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BricxCC for Mindstorms Running On Linux

BricxCC-RunningOnLinux
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Bricx Command Center (BricxCC) is a Windows (95, 98, ME, NT, W2K, XP, Vista) program commonly known as an integrated development environment (IDE) for programming the Lego Mindstorms NXT, RCX (all versions), Scout, Cybermaster, and Spybot programmable bricks using Dave Baum’s Not Quite C (NQC) language. BricxCC now also supports programming the new LEGO Mindstorms NXT brick using Not eXactly C (NXC), Next Byte Codes (NBC), and a simple on-brick programming language called NPG.

If all went to plan, you can now access your NXT Brick from Linux. You can also add NXT-G and LabView to your Windows Virtual Machine as well if you wish like show below!s programming the Scout, RCX2, and Spybot using The LEGO Company’s MindScript(tm) and LASM(tm) languages via the Mindstorms 2.5 SDK. It supports programming RCX bricks in C, C++, Pascal, Forth, and Java using the brickOS, pbForth, and leJOS alternate firmwares.

Downloading and Setting Up The Tools

  1. Install the required Free Pascal Compiler. The tools are written in PASCAL. sudo aptitude install fpc libusb-dev
  2. Download the bricxcc source from SVN. Only the SVN version (as of now) contains support for some of the new sensors included with the NXT 2.0 brick and works with 64-bit Linux. https://bricxcc.svn.sourceforge.net/svnroot/bricxcc/
  3. Enter the bricxcc source code. cd bricxcc
  4. Build NeXTTool, used for transferring files to and from the brick, and other miscellaneous operations. make -f ./nexttool.mak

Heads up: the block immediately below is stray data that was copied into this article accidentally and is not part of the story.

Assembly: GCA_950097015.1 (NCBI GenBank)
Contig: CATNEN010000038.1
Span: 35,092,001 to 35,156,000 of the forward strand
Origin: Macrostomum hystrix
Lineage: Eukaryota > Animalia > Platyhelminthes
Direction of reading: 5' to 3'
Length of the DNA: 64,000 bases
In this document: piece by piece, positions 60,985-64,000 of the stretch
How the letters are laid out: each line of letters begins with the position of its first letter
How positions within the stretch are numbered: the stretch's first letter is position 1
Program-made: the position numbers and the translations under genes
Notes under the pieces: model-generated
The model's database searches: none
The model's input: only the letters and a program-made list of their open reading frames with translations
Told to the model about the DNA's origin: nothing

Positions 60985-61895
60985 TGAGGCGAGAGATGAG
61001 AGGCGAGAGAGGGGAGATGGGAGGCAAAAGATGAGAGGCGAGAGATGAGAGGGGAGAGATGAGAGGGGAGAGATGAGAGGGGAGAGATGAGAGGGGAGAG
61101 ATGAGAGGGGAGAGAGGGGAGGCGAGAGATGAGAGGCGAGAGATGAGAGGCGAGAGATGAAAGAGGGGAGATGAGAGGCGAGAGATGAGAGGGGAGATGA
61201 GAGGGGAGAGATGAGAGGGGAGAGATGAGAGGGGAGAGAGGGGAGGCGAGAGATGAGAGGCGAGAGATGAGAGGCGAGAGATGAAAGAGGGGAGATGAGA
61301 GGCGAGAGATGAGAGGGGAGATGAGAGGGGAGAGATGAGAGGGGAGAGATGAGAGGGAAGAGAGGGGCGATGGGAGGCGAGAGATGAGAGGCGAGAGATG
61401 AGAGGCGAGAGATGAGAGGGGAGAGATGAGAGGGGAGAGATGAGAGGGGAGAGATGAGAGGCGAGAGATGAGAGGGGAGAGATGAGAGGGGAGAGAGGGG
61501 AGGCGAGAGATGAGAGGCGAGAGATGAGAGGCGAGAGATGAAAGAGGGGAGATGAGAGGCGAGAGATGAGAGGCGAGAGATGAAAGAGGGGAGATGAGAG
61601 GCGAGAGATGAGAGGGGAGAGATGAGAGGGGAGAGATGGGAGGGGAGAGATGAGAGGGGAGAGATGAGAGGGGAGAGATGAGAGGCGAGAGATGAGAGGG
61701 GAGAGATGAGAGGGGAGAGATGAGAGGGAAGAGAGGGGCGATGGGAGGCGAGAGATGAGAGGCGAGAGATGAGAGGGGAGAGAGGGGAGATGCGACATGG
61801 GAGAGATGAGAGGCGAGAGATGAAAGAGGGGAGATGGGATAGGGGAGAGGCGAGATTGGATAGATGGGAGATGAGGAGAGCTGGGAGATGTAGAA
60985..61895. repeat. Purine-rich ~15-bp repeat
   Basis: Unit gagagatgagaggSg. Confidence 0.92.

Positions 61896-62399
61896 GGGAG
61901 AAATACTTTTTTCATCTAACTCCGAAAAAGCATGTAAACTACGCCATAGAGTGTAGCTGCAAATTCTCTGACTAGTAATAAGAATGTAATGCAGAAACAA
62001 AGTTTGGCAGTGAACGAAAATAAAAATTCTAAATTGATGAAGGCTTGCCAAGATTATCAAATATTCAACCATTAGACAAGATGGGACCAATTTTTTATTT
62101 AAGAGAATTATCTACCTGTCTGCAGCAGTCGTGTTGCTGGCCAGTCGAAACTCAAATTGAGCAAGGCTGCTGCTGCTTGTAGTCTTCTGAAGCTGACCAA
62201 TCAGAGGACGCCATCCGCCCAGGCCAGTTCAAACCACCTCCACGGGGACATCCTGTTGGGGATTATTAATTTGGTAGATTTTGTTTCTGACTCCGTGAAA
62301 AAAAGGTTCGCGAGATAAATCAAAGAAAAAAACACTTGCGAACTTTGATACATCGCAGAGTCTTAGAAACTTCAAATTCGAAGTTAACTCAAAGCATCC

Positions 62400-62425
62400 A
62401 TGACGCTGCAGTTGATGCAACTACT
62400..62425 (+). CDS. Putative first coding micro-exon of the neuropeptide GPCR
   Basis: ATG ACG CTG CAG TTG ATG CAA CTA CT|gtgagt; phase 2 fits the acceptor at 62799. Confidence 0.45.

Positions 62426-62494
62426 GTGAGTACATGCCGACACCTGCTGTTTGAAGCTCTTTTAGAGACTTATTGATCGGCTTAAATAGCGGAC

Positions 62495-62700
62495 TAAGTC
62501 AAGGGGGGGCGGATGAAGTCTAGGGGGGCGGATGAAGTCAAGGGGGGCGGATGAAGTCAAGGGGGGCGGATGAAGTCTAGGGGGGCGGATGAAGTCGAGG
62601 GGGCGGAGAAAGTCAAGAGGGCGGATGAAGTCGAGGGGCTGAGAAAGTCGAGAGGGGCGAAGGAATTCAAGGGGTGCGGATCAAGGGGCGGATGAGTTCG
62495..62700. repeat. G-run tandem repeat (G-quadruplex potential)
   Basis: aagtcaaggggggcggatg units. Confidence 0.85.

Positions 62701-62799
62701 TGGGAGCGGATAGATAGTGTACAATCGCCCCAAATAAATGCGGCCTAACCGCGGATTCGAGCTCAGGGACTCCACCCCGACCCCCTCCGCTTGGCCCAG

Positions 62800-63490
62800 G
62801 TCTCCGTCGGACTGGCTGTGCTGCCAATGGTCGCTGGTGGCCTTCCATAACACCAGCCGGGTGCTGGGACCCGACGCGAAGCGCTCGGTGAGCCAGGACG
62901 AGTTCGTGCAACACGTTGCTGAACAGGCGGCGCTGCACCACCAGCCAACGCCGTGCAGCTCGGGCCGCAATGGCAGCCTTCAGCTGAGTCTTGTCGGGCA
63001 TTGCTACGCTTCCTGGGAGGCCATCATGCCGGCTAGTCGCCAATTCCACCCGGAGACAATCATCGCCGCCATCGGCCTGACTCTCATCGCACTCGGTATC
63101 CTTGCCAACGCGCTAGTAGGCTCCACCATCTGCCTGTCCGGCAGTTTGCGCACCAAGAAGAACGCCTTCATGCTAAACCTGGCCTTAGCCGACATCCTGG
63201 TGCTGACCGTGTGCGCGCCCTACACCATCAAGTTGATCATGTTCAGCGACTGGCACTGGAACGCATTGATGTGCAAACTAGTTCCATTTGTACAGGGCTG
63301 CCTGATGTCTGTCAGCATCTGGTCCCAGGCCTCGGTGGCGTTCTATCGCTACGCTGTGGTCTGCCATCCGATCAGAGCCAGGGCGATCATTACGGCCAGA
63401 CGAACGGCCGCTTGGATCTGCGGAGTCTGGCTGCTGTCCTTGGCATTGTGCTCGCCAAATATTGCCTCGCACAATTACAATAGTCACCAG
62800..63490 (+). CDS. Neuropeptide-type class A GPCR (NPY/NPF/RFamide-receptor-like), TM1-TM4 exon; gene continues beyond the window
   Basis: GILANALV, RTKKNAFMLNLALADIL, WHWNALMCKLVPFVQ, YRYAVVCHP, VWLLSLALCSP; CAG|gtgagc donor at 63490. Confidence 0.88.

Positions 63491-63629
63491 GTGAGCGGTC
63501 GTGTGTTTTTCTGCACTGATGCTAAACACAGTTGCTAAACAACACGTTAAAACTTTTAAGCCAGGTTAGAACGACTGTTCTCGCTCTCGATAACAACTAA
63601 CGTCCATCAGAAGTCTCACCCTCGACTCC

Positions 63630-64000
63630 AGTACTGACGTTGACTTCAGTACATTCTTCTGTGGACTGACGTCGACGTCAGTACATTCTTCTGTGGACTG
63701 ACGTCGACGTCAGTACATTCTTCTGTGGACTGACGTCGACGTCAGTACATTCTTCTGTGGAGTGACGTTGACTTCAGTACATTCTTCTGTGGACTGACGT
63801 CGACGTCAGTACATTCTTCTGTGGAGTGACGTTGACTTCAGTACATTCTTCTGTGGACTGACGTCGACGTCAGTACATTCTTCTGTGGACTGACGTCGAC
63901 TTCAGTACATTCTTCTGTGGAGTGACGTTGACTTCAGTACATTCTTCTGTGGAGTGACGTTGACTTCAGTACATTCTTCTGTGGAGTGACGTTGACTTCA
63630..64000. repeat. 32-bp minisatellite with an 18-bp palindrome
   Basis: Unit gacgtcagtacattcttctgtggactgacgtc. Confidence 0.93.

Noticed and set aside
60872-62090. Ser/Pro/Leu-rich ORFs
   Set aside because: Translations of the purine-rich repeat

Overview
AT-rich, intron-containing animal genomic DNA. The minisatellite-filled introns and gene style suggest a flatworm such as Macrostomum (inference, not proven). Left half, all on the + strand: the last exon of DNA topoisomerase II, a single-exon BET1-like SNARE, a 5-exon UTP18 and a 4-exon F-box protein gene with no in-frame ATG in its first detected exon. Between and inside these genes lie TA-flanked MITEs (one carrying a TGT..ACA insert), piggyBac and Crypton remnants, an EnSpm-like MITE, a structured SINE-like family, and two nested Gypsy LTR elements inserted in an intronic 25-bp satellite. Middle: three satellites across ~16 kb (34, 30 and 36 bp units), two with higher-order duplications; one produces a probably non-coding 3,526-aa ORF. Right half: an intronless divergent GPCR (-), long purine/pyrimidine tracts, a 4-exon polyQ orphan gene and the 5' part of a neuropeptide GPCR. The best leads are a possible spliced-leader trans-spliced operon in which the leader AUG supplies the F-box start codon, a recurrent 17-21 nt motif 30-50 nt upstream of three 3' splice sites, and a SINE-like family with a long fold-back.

5. Enter the NXT directory, inside of bricxcc source code. cd NXT
  6. Build the NCB/NXC compilers. make -f nbcunix.mak
  7. Install the build tools. I copy my to ${HOME}/bin, which means that you need to have it included in your PATH. cp nbc ../NeXTTool ~/bin

 

 

Setup Aliases For Your NXT Bricks

Using the NBC/NXC tools, you can setup aliases for your NXT bricks. This means that if you connect two bricks at the same time, you can pick which one to communicate to by specifying it’s alias. If you are only connecting one brick via USB, you do not have to setup any aliases as a default one called “usb” is created. However, if you plan to use Bluetooth, you have to setup an alias by following these steps:

  1. Connect your brick in any way you want to communicate with it, either via Bluetooth (see beginning of “Transferring Code Over Bluetooth“), USB or both.
  2. Dump all found bricks to a file called nxt.dat, located in your home directory. The following command will create a new file, overwriting an existing file, and fill it with all found bricks. If you do not want to overwrite the existing file, because you already have some bricks listed, just run the command before > to display the list of found bricks and append them manually.